Athlone House campaigners: ‘Developers bidding for house’s demolition have led us a merry dance’
08:30 25 August 2014
© Nigel Sutton email email@example.com
On July 31, Camden’s planning committee retrospectively refused the latest monstrosity but weakly conceded that they can no longer oppose demolition of Athlone House – a betrayal of the 458 objectors and 5,000-plus petitioners who opposed demolition.
The Athlone House Working Group, English Heritage, the City of London Corporation, Save Britain’s Heritage, the Ancient Monuments Society, the Victorian Society, even the Greater London Authority all sent letters opposing demolition.
Dismayingly, Camden’s legal adviser said that, since it was considered acceptable by the previous appeal inspector, the council can no longer resist demolition – leaving Camden looking like rabbits in the inspector’s headlights.
We emphasised that, while an inspector’s decision carries weight, it is not holy writ.
We were particularly angered by the case officer’s description of the house as “derelict”. It was not when we last saw it. If it has deteriorated, planning guidance stipulates that this cannot be taken into account.
We are dismayed at Camden’s lack of resolution to oppose demolition, which the law says they cannot permit without an acceptable alternative.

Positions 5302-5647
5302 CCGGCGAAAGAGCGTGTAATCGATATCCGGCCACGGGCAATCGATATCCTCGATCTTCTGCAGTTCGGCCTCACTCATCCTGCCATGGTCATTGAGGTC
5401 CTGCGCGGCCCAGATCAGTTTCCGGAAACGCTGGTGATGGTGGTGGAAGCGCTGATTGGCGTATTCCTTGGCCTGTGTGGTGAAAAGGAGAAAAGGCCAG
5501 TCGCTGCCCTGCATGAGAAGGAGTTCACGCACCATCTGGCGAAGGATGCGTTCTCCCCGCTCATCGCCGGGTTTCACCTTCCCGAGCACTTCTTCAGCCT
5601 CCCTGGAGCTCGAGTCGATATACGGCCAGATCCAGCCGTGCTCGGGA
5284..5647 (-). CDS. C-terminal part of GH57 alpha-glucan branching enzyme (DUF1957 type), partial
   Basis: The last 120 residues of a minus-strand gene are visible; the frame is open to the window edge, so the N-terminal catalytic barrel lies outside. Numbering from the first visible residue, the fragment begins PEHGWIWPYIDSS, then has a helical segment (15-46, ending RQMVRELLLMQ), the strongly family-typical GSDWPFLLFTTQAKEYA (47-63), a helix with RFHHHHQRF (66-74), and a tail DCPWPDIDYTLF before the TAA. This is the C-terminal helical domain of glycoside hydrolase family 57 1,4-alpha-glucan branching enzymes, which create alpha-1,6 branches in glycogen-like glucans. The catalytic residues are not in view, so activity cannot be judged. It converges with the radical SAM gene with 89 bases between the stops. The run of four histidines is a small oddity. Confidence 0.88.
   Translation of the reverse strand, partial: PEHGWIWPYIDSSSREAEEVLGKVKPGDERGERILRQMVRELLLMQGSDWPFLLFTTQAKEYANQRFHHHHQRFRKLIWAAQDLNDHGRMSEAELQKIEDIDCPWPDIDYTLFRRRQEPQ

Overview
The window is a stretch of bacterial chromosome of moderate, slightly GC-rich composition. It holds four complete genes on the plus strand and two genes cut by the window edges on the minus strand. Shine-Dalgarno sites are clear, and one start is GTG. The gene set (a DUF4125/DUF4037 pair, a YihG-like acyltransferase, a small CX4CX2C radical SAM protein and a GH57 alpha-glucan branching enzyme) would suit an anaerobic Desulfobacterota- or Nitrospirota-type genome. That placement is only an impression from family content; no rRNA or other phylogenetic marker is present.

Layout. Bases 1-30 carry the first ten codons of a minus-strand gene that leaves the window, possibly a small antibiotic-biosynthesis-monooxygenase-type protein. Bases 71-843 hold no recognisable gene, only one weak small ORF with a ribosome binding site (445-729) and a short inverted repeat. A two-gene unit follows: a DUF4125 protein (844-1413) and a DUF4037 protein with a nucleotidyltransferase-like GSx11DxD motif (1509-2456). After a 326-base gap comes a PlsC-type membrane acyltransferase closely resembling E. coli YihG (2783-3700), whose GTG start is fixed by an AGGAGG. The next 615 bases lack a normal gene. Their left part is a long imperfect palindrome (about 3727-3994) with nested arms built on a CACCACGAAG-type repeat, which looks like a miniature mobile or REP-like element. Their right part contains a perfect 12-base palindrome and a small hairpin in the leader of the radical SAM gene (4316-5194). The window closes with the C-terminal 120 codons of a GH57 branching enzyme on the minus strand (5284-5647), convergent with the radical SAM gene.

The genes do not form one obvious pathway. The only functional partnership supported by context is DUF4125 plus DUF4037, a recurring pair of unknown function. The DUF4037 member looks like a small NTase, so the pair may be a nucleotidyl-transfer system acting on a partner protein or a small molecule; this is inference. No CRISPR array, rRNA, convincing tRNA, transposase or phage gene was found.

Also critical is enforcement of the section 106 agreement to restore the house, on which Camden have prevaricated for four years while the developer runs rings round them.
Camden cabinet member for planning, Cllr Phil Jones, has said it was grotesque how the developer has tried for years to evade their legal responsibility, led the council a merry dance and insulted the community.
Cllr Sue Vincent urged that the council oppose demolition, but Camden’s legal advisers warned against it, “because of the costs risk”.
We were assured that Camden will pursue enforcement of the section 106 agreement.
That all now depends on persuading the Planning Inspectorate that the previous decision was flawed – or the developers will simply come back repeatedly with a slightly smaller scheme, until Camden give in and the Heath is dominated by an eternal monument to greed, the unacceptable face of the development industry and a planning system which encourages both.